Catching up with A and A Livestock in April

It’s official. Andy and I have now both left our full-time jobs to focus on our farming business. I’ve wanted to be a farmer ever since I was a little girl. It seems surreal to finally be able to call myself one! We’ve got a lot going on now here at A & A Livestock, I’m currently rearing some orphan lambs that we’ll use for our lamb boxes. Rearing orphan lambs is something I’ve not done before; I’ve found it to be fulfilling yet hard work! We will put them out onto the paddocks where our cottage is once it warms up.  Soon we will be calving and lambing.


Image removed.Last spring was my first time ever lambing and calving. Andy had cattle but it was my bright idea to get some sheep. I’d seen this breed on TV called Wiltshire horns, they interested me as they were a self-shedding breed of sheep. I didn’t even know such a thing existed! So, we found a handful of Wiltshire horn ewes to buy, they were in lamb to a Texel.  I read every book and watched every video I could find on lambing. Hoping everything would run smoothly. Of course, it didn’t. every ewe apart from one needed lambing, I remember Andy grabbing hold of a ewe, turning her backend to me and saying “off you go.” It was slimy and warm; I was terrified of pulling the wrong body part! They say practice makes perfect and I certainly had a lot of practice. But every lamb survived and was absolutely fine once it was out. So, I call that a successful first time lambing!


Last year was not our year for lambing and calving. We also had trouble with the cattle. We’d bought most of our heifers in calf so didn’t have control over which bull they’d bred with. Something we wouldn’t do again. Our first heifer to calve was a shorthorn, she hadn’t made much progress, so we decided to get her into the hurdles to have a look. Everything was presented fine, but the heifer was very tight, so we decided to give her a hand. Andy has been a herdsman for over 7 years, so he knew to get some calving ropes on the calf's legs and pull with her contractions. I jumped in to help. After that, it all goes a bit blurry. A combination of it being the early hours of the morning and the stress of it all I think sent us both into a bit of a panic!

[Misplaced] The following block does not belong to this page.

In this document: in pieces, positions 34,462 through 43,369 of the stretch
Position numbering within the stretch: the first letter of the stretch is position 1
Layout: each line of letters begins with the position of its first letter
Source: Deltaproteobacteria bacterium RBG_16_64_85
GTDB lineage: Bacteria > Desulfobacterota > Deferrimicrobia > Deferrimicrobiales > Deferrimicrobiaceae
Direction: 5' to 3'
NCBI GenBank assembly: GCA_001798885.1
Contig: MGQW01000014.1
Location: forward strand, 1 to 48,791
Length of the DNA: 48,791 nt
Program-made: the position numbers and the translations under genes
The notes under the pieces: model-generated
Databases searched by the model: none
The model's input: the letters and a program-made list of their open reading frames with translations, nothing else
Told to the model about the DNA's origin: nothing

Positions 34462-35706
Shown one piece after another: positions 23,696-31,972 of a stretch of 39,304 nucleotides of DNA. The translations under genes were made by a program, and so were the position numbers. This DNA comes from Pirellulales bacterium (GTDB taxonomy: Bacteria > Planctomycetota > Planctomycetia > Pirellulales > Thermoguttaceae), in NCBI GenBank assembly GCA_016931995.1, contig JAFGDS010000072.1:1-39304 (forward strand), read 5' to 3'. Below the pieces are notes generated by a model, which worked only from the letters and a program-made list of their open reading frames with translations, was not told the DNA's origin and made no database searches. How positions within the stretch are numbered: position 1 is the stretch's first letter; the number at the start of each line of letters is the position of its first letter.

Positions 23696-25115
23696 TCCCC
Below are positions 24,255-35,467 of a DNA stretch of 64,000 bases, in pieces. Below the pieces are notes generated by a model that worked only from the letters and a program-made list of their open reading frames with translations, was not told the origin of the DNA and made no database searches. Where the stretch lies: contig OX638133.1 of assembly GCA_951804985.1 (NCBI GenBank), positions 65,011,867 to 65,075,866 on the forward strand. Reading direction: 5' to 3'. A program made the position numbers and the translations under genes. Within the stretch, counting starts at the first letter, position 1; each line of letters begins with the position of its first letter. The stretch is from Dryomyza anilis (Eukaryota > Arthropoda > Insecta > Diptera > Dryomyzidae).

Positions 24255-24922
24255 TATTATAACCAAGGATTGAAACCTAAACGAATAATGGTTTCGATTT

Abbie with LambI remember just throwing lube all over the place and at one point having both arms in. The calf fell to the floor and a first we thought it was dead. I remember instantly dropping down beside him and rubbing him hard with a towel and clearing his nose and mouth. He took his first breath and I’ve never been so proud of myself. We then had another heifer that we had to call the vet out for, another calf that had to be pulled out and the scariest for me was when we had a breech birth. I remember Andy looking and saying, “oh no, breech.” My heart sank! Again, it was a blur of birthing fluids, pulling, ropes and lots of lube. But we did it! A beautiful little Red Poll cross Stabiliser heifer calf. Again, I saw to her and got her breathing and that is one of the many reasons I love farming!


Hopefully this year after using our own bull and a good AI bull as well as choosing our own rams, we won’t have the same problems! Keep your fingers crossed for us!